bosnia report
New Series No:32-34 December - July 2003
The new history textbook
by Dubravka Stojanovic

On the new history textbook used in the last two years of high school, published in 2002 by the state-run Textbook Publishing Foundation and written by Kosta Nikolić, Nikola Žutić and Momčilo Pavlović


‘In this book the word war is mentioned 400 times and the word culture only 20; generals and artillery appear twice as often as culture; women are classified as children; Vojvodina Croats are Serbs; Bosnian Muslims are Serbs; Bosnian Catholics are converted Serbs; Albanians, who are called "Š iptars" and "Arnauti", are Islamicized Serbs; Tito is described as a "professional agent", while Draža Mihajlović was "an admirer of French culture"; the Chetniks had "moral dilemmas", while the Partisans had none. According to the textbook authors, Milan Nedić was "protecting the Serb people’s biological substance". Forty years of post-war history is referred to as "so-called" and "alleged". The textbook does not have Svetozar Marković, but has Pavle Đurišić (with a picture); does not have Dimitrije Tucović, but has Dragiša Vasić (with picture); does not have Ilarion Ruvarac, but has more than sixty generals, colonels and majors.1 The society that uses such a book for the education of its young is in effect rejecting cultural pluralism. What is being sought? The rehabilitation of nationalism, an ideology that has led Serbian society to disaster. This is done in the belief - wholly contemptuous of Serbian society - that it wishes nothing better for itself. We are dealing here with a completely new interpretation of history. There is nothing wrong with that, of course, but the problem lies in the authors’ handling of facts.’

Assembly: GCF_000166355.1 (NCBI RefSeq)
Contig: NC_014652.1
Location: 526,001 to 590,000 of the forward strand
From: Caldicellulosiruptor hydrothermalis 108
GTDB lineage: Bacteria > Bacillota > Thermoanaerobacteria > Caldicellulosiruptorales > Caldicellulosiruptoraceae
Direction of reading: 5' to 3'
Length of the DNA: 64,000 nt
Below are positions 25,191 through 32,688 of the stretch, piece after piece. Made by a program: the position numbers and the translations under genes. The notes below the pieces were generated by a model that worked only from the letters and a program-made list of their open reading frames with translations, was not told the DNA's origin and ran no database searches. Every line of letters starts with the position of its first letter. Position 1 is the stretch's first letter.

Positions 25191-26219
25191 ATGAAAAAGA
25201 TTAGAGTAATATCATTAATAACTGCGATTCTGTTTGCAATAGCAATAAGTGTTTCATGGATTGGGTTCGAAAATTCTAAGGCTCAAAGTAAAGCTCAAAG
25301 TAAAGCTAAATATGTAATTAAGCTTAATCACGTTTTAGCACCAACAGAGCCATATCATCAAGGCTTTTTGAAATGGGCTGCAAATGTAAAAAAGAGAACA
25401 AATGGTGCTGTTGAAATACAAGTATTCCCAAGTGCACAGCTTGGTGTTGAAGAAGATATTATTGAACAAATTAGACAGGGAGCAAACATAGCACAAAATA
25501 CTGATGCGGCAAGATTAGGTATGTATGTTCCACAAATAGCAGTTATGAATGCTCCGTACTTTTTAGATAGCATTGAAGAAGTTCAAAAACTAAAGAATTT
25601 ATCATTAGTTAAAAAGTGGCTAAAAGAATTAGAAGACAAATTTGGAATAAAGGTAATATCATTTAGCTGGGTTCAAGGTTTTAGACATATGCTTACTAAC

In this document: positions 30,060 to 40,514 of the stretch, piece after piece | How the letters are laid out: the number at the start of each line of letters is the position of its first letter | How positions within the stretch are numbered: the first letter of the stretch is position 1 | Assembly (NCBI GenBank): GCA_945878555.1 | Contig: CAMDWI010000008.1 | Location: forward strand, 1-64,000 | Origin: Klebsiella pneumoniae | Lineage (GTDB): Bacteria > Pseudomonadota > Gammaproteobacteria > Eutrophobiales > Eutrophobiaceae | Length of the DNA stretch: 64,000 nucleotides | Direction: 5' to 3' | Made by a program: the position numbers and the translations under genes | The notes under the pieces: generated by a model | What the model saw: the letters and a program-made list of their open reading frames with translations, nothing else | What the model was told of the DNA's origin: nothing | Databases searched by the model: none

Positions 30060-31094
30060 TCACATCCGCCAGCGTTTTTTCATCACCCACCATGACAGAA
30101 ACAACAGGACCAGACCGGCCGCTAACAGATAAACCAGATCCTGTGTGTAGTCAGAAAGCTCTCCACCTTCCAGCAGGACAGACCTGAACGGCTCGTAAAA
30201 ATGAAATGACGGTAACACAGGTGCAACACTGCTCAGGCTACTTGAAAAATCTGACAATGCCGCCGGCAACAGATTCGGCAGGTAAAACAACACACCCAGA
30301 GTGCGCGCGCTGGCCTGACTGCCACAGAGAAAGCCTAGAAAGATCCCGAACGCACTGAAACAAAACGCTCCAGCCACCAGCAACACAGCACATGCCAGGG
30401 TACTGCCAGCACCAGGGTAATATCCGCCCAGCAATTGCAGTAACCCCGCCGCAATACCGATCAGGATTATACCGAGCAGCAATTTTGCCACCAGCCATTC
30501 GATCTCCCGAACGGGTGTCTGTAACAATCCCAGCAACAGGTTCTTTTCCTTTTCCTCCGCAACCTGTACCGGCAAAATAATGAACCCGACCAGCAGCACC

This comment has been translated from Vreme(Belgrade), 5 December 2002. The author teaches modern history in the Philosophy Faculty of Belgrade University and has published widely on the subject of history texts


1. Svetozar Marković (1846-75) was the founder of the socialist movement in Serbia, who believed that Serbia could skip capitalism and moved directly to a socialism based on the zadruga; Pavle Đurišić led the Chetnik forces in Montenegro in World War II, with Italian backing.

Dimitrije Tucović (1881-1914) was a founder of the Social Democratic Party in Serbia and a bitter opponent of nationalism, notably in his book Serbia and Albania; Dragiša Vasić (1885-1945) was one of the chief ideologues of Draža Mihailović’s Ravnogora Chetnik movement.

Ilarion Ruvarac (1832-1905) was a prominent early Serbian historian, founder of the so-called ‘critical school’.



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